A new publication from Opto-Electronic Advances; DOI 10.29026/oea.2022.210058 discusses formation, evaluation, and influence of porosity in metals additively manufactured by laser powder bed fusion.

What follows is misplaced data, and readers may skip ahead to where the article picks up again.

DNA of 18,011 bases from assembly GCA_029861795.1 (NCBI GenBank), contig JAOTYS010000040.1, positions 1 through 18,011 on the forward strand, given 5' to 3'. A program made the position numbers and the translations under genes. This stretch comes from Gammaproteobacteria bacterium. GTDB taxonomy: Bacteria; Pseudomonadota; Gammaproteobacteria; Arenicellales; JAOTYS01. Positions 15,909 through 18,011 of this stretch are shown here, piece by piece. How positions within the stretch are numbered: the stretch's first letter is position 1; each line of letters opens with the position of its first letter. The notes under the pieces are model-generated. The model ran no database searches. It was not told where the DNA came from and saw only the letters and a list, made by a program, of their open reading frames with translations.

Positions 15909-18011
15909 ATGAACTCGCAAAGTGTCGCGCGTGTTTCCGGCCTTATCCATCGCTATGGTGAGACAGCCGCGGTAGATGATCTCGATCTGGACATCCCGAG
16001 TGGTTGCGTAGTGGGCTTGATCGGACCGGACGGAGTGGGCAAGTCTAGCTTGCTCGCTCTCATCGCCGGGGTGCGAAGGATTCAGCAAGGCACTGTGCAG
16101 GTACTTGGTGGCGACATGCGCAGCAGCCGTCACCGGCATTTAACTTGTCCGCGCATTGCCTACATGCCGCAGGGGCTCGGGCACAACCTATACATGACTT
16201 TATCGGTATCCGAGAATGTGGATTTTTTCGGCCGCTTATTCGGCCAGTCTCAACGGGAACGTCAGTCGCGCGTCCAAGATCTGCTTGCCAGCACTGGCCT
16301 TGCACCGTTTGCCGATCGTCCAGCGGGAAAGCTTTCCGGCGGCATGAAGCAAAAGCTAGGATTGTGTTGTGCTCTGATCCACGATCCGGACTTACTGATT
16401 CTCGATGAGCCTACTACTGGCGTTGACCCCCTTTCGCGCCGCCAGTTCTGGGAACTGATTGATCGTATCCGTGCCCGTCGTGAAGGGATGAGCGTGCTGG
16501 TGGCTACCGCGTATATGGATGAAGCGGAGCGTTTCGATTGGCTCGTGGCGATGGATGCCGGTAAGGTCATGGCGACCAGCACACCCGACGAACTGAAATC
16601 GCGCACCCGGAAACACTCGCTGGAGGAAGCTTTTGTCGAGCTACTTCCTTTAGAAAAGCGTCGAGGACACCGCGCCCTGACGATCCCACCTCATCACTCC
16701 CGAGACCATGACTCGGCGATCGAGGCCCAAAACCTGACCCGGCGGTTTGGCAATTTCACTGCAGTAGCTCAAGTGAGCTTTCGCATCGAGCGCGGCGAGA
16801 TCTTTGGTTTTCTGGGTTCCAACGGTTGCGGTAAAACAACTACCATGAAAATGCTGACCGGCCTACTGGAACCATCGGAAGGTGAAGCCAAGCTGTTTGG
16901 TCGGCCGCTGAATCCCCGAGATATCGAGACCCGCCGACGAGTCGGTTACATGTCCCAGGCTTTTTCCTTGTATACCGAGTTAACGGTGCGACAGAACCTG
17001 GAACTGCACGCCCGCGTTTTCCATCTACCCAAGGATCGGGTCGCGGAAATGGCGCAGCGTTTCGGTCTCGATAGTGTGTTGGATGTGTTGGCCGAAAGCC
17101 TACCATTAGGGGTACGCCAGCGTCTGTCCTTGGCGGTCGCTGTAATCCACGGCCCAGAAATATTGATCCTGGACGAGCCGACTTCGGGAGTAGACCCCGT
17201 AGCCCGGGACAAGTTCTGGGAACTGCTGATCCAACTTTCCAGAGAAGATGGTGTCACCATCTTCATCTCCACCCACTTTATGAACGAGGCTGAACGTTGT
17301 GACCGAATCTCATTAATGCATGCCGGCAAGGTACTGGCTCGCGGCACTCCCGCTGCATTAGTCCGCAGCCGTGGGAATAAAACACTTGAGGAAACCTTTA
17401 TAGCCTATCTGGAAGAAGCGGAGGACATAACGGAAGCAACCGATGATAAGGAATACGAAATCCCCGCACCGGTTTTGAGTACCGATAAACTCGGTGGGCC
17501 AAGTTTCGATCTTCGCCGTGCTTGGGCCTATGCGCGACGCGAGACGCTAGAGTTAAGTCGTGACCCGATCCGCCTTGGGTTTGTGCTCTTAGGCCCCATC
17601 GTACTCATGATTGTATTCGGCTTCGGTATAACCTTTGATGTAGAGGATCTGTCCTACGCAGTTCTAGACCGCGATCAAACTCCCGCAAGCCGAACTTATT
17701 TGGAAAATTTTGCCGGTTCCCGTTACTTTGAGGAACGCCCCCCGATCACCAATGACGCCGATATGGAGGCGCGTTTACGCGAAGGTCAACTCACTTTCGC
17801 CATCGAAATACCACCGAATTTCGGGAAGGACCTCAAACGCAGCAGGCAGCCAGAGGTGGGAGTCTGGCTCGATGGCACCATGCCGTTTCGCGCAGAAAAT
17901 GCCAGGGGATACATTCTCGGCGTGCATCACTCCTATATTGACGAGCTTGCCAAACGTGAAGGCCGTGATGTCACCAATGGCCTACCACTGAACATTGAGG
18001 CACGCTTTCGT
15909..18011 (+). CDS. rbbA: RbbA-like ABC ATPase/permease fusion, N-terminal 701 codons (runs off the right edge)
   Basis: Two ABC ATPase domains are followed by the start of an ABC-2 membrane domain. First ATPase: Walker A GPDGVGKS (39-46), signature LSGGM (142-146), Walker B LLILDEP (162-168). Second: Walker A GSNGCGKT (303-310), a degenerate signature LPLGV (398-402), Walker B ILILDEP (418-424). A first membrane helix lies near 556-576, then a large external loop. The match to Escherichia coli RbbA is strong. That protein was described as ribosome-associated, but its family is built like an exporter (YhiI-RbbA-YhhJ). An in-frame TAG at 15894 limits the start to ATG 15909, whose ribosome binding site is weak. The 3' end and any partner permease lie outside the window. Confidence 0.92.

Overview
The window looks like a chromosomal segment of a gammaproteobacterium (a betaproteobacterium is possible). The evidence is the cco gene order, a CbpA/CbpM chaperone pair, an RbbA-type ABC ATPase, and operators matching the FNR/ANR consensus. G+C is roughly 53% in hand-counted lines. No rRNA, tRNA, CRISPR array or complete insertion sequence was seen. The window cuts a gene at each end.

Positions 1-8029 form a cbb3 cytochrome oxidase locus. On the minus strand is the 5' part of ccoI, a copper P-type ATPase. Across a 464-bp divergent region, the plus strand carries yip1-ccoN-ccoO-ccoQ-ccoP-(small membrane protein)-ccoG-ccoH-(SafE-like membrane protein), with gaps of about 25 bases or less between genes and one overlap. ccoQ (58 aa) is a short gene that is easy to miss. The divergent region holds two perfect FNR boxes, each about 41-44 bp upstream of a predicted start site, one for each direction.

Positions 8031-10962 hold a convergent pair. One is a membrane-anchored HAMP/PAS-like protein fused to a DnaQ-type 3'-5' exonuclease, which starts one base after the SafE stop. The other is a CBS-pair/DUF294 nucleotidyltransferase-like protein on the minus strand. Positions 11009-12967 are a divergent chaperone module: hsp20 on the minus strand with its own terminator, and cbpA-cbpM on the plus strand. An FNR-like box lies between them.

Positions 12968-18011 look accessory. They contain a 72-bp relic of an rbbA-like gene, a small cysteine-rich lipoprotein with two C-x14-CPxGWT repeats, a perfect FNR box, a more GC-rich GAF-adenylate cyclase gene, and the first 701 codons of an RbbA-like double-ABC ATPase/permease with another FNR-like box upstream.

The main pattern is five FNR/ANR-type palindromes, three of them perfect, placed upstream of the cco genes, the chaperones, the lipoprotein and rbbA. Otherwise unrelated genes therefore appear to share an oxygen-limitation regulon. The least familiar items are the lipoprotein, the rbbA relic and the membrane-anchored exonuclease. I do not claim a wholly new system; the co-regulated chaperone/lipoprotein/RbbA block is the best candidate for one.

Additive manufacturing (AM) technologies, also known as 3D printing, is a rising star in the field of manufacturing technology. AM technologies are renowned for lifting the geometric constraints of design and fabricating products directly from digital models. Materials are “added” up during AM processing, making it the distinguishing feature that opposed to traditional subtractive and formative manufacturing. Various materials including metals, intermetallics, polymers, ceramics, and composites, can be additively manufactured. Laser powder bed fusion (LPBF, also known as selective laser melting) is a powder-bed-based AM technology and a novel branch of laser engineering. Plentiful metallic materials can be shaped using LPBF with excellent quality and accuracy, attracting intense research and industrial interests recently. However, the defects in LPBF printed metals have been a long-lasting concern in the applications. Defects are formed when printing deviates from its optimized range. Porosity, lack of fusion (LOF), unfavorable inclusion (e.g. unmelted particles), and cracks are common defects that observed in LPBF printed metal products. Study of the defects and correlated mechanical effects is essential for the qualification and application of LPBF printed metal products. As a less-detrimental yet the most universal, hard-to-eliminate defect, porosity exerts substantial influences on the performance of products printed by LPBF. How to clarify the formation process of porosity and effectively suppress it? How to properly measure and evaluate the porosity? And what are the major effects of porosity on the mechanical performance of popular structural metals? The aim and scope of this paper is to provide up-to-date answers to the aforementioned questions. On the basis of recent and classical literatures, a one-stop, universal elucidation of the porosity in LPBF printed metals has been presented to the readers, as well as detailed numerical analyses.